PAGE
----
He uses that imagery because people respect doctors, and presume them to be non-partisan. They just want a solution. It helps that they’re dressed in white, because we associate whiteness with angels and other holy beings.
But look, doctors have their own biases too. They have self interested viewpoints — like opposition to a greater use of nurses, technicians, and devices who might cut into their profit margins. And beyond that, it’s just not true that doctors will necessarily be founts of wisdom about policy or economics. In many cases, it’s likely they haven’t spent any time thinking about macro issues.
Obama wouldn’t announce financial reform in front of a line of approving bankers (or insurance executives). Well he looks just as absurd being surrounded by doctors.
Op-Toons Review, similarly unimpressed:
Photo by Optoon’s Review
by ilene - January 19th, 2010 1:33 pm
Democrats as far as San Francisco are freaked out by the fact that a fellow party member could lose in Massachusetts.
Mayor Gavin Newsom told the San Francisco Chronicle: "We better get our act together – and quickly… (voters) are so angry. They don’t feel that we’re paying attention to their needs, in terms of their jobs, and what’s going on at the grassroots, in their neighborhoods."
It’s actually not all bad for Dems. A Coakley loss is an early wake-up calll, and there are several months before November elections for them to turn things around and get their message right.
No doubt the Democrats wish that in 1994, they’d had a similar warning. After all, they were largely blindsided by the Republican revolution of that year, predicting with only weeks to go before the election that they’d maintain control of the house.
Meanwhile, Martha Coakley is down to 31% on InTrade, which is around the odds that Nate Silver called for.
by ilene - January 18th, 2010 11:51 am
Courtesy of Joe Weisenthal at Clusterstock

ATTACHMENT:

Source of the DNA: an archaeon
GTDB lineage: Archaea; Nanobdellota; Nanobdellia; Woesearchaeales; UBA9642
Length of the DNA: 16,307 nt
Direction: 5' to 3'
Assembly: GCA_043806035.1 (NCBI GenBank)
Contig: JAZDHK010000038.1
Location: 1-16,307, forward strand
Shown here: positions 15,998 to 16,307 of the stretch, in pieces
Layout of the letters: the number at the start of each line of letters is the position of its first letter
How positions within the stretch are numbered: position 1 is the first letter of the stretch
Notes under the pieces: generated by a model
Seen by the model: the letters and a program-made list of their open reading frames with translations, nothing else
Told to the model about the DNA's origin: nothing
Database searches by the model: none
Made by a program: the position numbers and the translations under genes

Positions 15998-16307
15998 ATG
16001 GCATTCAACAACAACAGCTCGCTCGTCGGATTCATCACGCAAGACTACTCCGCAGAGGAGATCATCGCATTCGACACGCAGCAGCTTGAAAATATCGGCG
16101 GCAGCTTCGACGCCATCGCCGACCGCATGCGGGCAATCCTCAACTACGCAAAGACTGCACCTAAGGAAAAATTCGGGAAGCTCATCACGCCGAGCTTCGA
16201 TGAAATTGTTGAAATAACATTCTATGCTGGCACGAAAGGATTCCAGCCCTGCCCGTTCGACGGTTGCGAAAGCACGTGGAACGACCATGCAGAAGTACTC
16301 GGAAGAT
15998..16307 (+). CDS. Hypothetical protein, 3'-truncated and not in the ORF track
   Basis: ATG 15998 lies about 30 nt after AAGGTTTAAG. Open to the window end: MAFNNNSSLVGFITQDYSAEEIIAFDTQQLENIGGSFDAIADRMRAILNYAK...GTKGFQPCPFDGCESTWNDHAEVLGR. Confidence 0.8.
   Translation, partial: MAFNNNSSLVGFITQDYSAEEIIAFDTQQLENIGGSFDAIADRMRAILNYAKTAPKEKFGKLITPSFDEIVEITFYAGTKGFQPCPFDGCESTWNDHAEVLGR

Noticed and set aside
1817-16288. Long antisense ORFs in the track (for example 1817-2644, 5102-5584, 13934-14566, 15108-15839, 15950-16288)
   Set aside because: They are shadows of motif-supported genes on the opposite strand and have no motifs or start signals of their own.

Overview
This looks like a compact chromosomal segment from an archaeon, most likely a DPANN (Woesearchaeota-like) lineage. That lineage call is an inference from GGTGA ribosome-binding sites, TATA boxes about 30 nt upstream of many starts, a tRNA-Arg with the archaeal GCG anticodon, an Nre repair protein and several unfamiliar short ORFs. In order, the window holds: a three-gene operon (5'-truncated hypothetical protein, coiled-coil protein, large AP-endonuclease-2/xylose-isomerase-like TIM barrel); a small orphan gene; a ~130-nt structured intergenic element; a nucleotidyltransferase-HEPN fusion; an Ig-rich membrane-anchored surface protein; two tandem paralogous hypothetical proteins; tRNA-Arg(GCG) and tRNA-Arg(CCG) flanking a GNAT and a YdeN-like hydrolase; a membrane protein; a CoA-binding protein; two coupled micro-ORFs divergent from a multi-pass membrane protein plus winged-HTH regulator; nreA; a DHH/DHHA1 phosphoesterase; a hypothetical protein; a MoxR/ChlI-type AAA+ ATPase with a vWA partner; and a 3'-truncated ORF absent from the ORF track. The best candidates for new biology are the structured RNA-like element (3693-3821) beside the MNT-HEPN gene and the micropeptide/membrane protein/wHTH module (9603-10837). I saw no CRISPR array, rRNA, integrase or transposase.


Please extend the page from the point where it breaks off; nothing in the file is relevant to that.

On Mad Money Friday, Jim Cramer predicted a huge market rally on Wednesday if Martha Coakley loses.
JIM CRAMER, MAD MONEY HOST: We know it’s earnings season. You can no more avoid it than you could avoid getting your report card or worse – your parents getting your report card. You saw that today when people sold the market on allegedly weak earnings from Intel and JP Morgan, emphasis on allegedly. The Dow getting hurt bad, down a hundred big ones. S&P giving back more than a percent. But that doesn’t mean that the most important factor in next week’s game plan is an earnings report. Far from it. Come with me. The number you need to watch is the number that Scott Brown racks up against Martha Coakley in this amazing Massachusetts Senate race. I say amazing ’cause this was supposed to be a walkover. I mean, even a few weeks ago it was a lock for Democrat Coakley. But now everything’s up in the air, and a Brown win would be devastating for the president’s agenda. Let’s put Brown, okay, and I don’t mean UPS which I happen to own for my charitable trust. Particularly on healthcare reform, because Republican Brown has said he will definitely vote against the plan.
Brown in the Senate? That wrecks the 60-vote supermajority the Democrats have been counting on. It could spell the end for this almost year-long nightmare of a piece of healthcare legislation.
What does a Brown election mean larger than this? Well, first you’re going to get a knee-jerk rally in all the so-called penalized stocks — the HMOs, the drugs, the medical device-makers. I call it "knee-jerk," though, because these stocks have been on fire for months. Look at Cramer fave WellPoint, or United Health. 52 week high. 52 week high. Merck, 52 week high. It’s been clear as a bell that the healthcare reform wasn’t going to affect most healthcare stocks. That’s versus what we thought last year.
More important, though, I think investors who are nervous about the dictatorship of the Pelosi proletariat will feel at ease, and we could have a gigantic rally off a Coakley loss and a Brown win. It will be…
by ilene - January 17th, 2010 6:42 pm
Is Twitter the best way to get breaking news? Or in this case Twitterly email? Thanks Market Guardian! – Ilene
p.s. Ilene on twitter here.
Courtesy of John Carney at Clusterstock
CNN’s political ticker reports that Obama’s advisers believe that Coakley will lose.